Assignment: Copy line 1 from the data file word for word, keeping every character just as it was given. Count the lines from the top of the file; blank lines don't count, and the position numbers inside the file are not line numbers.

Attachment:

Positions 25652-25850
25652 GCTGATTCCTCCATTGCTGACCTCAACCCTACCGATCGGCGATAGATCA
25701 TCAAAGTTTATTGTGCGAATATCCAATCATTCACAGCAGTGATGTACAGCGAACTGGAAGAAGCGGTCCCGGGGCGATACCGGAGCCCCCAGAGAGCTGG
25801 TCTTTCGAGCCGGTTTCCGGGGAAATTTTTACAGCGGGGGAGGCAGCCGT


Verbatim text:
Positions 25652-25850